“They are on site and will be looking at cause and prevention issues,” she said.

In Port Hardy on Vancouver Island, Bill Stimpson has been used to more rain than sunshine as a longtime resident.

He never expected to be forced to evacuate his home because of a wildfire in a rainforest.

“The strangest part is that it is happening here of all places. At this time of year, usually our water table is high, we are getting rain. We are the safe zone, we are the place that doesn’t get forest fires,” said Stimpson, who had to leave his home Saturday.

But Port Hardy, like many other regions of British Columbia, is in the midst of a long, hot dry spell.

The tinder-dry forest conditions — combined with an unusual amount of lightning early in the summer season — have resulted in 180 forest fires burning in the province as of Sunday, said B.C. Wildfire Service officials.

There were also fires in the Lower Mainland on Sunday, including one on Burnaby Mountain that was quickly brought under control. In Surrey, the fire department said it had to deal with 60 small fires in just 12 hours Sunday, all caused by people carelessly tossing smouldering cigarettes and other smoking material, often from cars. Similar fires were reported across Metro.

All of the province’s 1,000 forest firefighters, backed up by 400 contract firefighters, are busy, said chief fire information officer Kevin Skrepnek.

“There is still a possibility we could get some widespread rain that hits the reset button a bit, but certainly if conditions stay the way they are we are going to be in pretty volatile situation,” Skrepnek said Sunday.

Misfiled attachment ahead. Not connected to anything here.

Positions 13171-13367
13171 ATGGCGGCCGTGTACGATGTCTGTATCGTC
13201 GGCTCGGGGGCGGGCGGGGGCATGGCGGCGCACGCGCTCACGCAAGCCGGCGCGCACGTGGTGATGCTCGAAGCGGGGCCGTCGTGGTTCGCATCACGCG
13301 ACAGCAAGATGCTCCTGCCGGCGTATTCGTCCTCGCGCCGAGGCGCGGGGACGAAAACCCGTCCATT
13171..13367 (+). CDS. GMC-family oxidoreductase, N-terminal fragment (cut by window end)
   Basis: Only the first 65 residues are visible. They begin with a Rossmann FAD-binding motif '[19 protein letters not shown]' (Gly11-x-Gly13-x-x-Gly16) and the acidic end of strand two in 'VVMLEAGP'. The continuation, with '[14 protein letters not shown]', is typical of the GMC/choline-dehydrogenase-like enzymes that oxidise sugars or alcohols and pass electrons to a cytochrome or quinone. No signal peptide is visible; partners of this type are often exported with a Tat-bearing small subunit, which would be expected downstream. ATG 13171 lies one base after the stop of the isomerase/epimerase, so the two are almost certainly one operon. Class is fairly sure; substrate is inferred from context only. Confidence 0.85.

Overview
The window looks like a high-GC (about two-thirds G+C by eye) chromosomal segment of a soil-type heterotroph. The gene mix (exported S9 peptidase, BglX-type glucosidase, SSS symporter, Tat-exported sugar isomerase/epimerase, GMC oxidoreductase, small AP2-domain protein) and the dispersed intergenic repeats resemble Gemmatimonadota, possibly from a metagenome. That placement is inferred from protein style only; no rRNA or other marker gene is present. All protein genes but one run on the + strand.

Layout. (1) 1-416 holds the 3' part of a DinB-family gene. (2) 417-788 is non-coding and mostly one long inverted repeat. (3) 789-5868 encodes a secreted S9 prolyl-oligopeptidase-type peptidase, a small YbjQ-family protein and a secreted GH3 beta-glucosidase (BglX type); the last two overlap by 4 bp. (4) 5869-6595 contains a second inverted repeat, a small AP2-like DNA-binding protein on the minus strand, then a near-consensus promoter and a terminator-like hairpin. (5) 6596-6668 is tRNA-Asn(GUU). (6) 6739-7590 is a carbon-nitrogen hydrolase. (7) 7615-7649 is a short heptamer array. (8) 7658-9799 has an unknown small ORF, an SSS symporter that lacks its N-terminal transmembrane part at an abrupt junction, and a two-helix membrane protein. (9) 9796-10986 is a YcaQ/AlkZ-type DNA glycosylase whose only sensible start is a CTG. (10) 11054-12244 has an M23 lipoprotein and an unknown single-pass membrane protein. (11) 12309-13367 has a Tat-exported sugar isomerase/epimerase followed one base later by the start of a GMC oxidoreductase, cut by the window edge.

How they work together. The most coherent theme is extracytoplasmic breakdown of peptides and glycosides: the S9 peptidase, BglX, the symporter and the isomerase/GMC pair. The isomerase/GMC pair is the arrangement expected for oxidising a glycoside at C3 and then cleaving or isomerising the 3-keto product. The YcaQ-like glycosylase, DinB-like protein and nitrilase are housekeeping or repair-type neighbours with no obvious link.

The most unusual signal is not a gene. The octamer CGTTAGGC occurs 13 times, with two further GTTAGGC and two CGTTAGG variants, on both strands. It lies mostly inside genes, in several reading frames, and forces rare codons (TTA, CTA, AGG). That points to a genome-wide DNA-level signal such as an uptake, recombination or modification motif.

There’s no sign of respite from the desert-like weather.

Environment Canada meteorologist Matt MacDonald said the outlook remains unchanged, adding that a massive ridge of high pressure will remain anchored over the Pacific Northwest. “It’s just ongoing dry conditions and warmer than normal.”

Environment Canada has already forecast a warmer than normal summer in Western Canada.

In the Pemberton area, the Boulder Creek fire tripled in size on Saturday and overnight Sunday to about 1,500 hectares.

It’s one of three fires burning in the Pemberton area where steep terrain, dense timber and extreme fire behaviour, such as fires jumping from tree top to tree top, is making it difficult for firefighters to safely battle the blazes, said fire information officer Melissa Klassen.

Firefighters are being helped by helicopters and water buckets but the smoke from the fires presents a danger to them, said Klassen. Crews wanted help from a tanker airplane on Saturday but none was available as they were busy in other parts of the province, she noted.

Evacuation orders in the Pemberton area caused by the Boulder Creek fire affected about 30 to 40 workers at a pair of pumice mines and at Innergex’s run-of-the-river hydroelectric power project under construction on Boulder Creek, said Ryan Wainwright, emergency program manager with the Squamish-Lillooet Regional District.

In Port Hardy, the fire is smaller than other major blazes in the province at about 17 hectares in total — with a one-hectare spot fire between two residential neighbourhoods. The spot fire reached within 400 metres of homes.

While winds there have died down, and fire activity is at ground level, it was the hottest day all week on Sunday, noted B.C. fire information officer Mike McCully.

“This is still a very active and dangerous wildfire,” he said.

About 45 firefighters were working on the fire Sunday, backed up with four helicopters dropping water.

Stimpson, the Port Hardy resident, said it seemed as if the helicopters were making return trips about every three minutes.

Stimpson said when the blaze first blew up (believed to be human caused, according to B.C. fire officials), the wind was powerful, maybe gusting at 50 to 60 kilometres per hour, blowing right at his neighbourhood. “The ash was falling and the smoke blotted out the sun,” he said.

Before he was ordered to evacuate, the firefighting action was so close that some fire retardant dropped by a plane landed on Stimpson’s house and car, he said.

An evacuation order was rescinded late Sunday for 28 residences east of Kelowna near the Huckleberry Fire.

And a local state of emergency was declared Thursday in the northeastern community of Fort Nelson because of a wildfire burning near an oil and gas plant.